Sustainability: How exactly do I rewild a patch of my lawn or garden anyway?

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There’s a lot of interest right now in rewilding. It’s a pretty complex subject, and can mean a lot of things, from dismantling dams to allow fish and wildlife to travel the river, to providing a hospitable environment for a reintroduced species. It’s easy to get bogged down in discussion because there’s a lot of biologists and scientists talking about it. But if I’m just an ordinary person with a bit of a lawn or garden, and I want to attract some butterflies, or help out some bees and other pollinators, how do I go about doing that?

Gradually, people are realizing that maintaining a short, monoculture crop of non-native grass out in front of their house is not ideal. Monoculture does not support life. It does not provide a place for native insects and animals, requires a lot of water, pesticides, and herbicides, and takes a lot of time that could be spent doing fun stuff! But, if you just stop mowing a lawn, chances are you will get some nasty looks from your neighbours, and possibly a ticket from bylaw. No one is suggesting that you abandon your lawn to a future of wild parsnip and burdock. 

One of the best things you can do to begin to shift from high-maintenance grass is to begin to add some clover. The Dutch White or the mini purple clover both work well. Dutch White Clover will stay green while a lawn of grass becomes brown in the dry heat of July. Clover takes less water, and needs little to no mowing. It only grows between 2 to 5 inches. Many people mow it in mid-summer to deadhead it, and keep it looking tidy. When you do mow it, you do not have to bag it. Use the mulch blade on your mower if you have one, but even without a mulch blade, it will still look good. Clover is a nitrogen-fixing legume. Essentially, it creates its own fertiliser, and stays green. Furthermore, if it’s planted into existing grass, it keeps the grass healthier and greener. It never needs herbicides. It is robust, and will usually keep out “weeds.” It attracts beneficial insects, both pollinators, and parasitic wasps. Parasitic wasps are tiny and harmless to humans. They feed on un-beneficial bugs like aphids. They also decimate insects like the tomato hornworm by laying its eggs in the hornworm. If you have a taste for the gruesome, google it! Clover grows well in poor soil, and doesn’t go brown when a dogs visit your lawn. Clover is the ideal ground cover for people who would like to help out the pollinators and butterflies, but still want the look of a more traditional lawn. Clover is great on a budget, for the seeds are cheap, and it doesn’t need mowing, fertilising, or watering.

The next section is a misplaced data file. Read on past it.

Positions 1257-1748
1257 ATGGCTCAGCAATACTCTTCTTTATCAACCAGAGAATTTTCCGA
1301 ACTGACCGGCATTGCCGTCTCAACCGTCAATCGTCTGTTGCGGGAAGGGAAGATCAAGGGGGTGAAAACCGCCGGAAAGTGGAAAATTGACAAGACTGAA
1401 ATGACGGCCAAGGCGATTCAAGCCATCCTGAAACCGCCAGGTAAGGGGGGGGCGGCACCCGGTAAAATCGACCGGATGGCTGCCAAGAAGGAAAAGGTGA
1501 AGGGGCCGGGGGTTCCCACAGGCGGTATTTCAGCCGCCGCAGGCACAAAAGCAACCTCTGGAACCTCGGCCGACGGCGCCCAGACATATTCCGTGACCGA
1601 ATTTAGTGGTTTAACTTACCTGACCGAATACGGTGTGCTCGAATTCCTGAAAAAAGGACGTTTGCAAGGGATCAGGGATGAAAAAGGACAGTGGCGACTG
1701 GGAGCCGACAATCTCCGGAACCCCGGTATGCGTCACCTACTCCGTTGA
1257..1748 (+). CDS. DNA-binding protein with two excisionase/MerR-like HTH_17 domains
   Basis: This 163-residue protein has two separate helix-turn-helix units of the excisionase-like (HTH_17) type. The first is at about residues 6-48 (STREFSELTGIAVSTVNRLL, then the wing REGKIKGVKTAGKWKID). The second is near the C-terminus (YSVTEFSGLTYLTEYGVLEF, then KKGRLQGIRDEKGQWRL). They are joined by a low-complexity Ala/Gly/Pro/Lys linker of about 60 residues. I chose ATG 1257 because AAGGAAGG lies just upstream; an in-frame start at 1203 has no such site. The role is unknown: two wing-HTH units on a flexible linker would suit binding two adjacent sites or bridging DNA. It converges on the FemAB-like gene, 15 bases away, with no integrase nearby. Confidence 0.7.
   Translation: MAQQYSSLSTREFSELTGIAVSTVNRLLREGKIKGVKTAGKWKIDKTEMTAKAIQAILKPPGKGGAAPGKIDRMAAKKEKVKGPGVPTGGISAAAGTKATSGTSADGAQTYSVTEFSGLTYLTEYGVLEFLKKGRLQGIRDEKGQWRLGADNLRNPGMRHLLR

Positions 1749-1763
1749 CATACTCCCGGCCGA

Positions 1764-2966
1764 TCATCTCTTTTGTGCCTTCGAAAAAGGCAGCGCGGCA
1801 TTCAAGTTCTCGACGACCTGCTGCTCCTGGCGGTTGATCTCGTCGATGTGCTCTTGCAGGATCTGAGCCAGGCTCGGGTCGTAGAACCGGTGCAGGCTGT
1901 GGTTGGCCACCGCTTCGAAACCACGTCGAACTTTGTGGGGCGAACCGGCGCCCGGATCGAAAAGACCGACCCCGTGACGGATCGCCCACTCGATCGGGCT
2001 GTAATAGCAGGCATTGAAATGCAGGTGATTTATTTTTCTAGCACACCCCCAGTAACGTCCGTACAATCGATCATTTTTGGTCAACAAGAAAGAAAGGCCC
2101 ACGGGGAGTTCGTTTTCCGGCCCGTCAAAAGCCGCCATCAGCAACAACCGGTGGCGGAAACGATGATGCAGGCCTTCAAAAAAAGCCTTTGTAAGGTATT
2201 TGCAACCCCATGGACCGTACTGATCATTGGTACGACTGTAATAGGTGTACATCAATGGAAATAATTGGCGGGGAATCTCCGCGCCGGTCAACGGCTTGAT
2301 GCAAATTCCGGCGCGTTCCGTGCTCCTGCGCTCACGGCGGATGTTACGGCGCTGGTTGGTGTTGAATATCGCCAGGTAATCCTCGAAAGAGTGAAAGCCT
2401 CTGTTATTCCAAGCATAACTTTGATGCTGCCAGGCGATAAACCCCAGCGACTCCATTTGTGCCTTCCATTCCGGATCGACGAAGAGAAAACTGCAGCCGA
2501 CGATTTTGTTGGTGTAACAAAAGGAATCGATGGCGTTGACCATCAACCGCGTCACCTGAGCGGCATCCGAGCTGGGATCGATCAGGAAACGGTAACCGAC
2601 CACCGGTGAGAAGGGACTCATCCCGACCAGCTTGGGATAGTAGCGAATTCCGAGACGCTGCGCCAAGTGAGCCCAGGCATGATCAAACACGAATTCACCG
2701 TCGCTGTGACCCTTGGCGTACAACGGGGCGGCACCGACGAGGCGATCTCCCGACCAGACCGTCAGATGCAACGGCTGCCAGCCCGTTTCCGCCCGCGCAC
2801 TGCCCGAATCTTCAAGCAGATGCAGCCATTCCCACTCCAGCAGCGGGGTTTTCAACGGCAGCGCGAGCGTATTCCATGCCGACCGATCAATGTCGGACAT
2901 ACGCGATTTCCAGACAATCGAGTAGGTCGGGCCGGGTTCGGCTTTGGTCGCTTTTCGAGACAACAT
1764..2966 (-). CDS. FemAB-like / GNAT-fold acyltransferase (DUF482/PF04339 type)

If you have a patch of lawn or garden that you want to turn over to native wildflowers and grasses, most of the seed companies sell good-quality native wild-flower mixes. OSC, Ontario Seed Company, for example, has many different blends of native wildflowers, or you can buy them individually. Some examples are wild asters, brown eyed Susans, or purple coneflower. Wildflowers will self-seed every year. Keep invasive plants out of the area, such as burdock or wild parsnip, while you are establishing your wildflowers. It is still your lawn or garden; you can decide you don’t want to let something grow!  Pull it out as it begins to grow. Avoid pesticides and herbicides.  Dandelions are the first food for pollinators, so leave them if you can. You can eat their tender leaves in the spring too. Try to choose native plants for ground cover, or for your wildflowers. Once you start growing some wildflowers, add a birdbath, or some bird houses. A lot of people feed the birds in winter, but there are a lot of native birds who need insects to survive; insects that are harmless to us, and that live in wild-flowers. We need diversity in both plants and animals. Even a little re-wilded area helps. 

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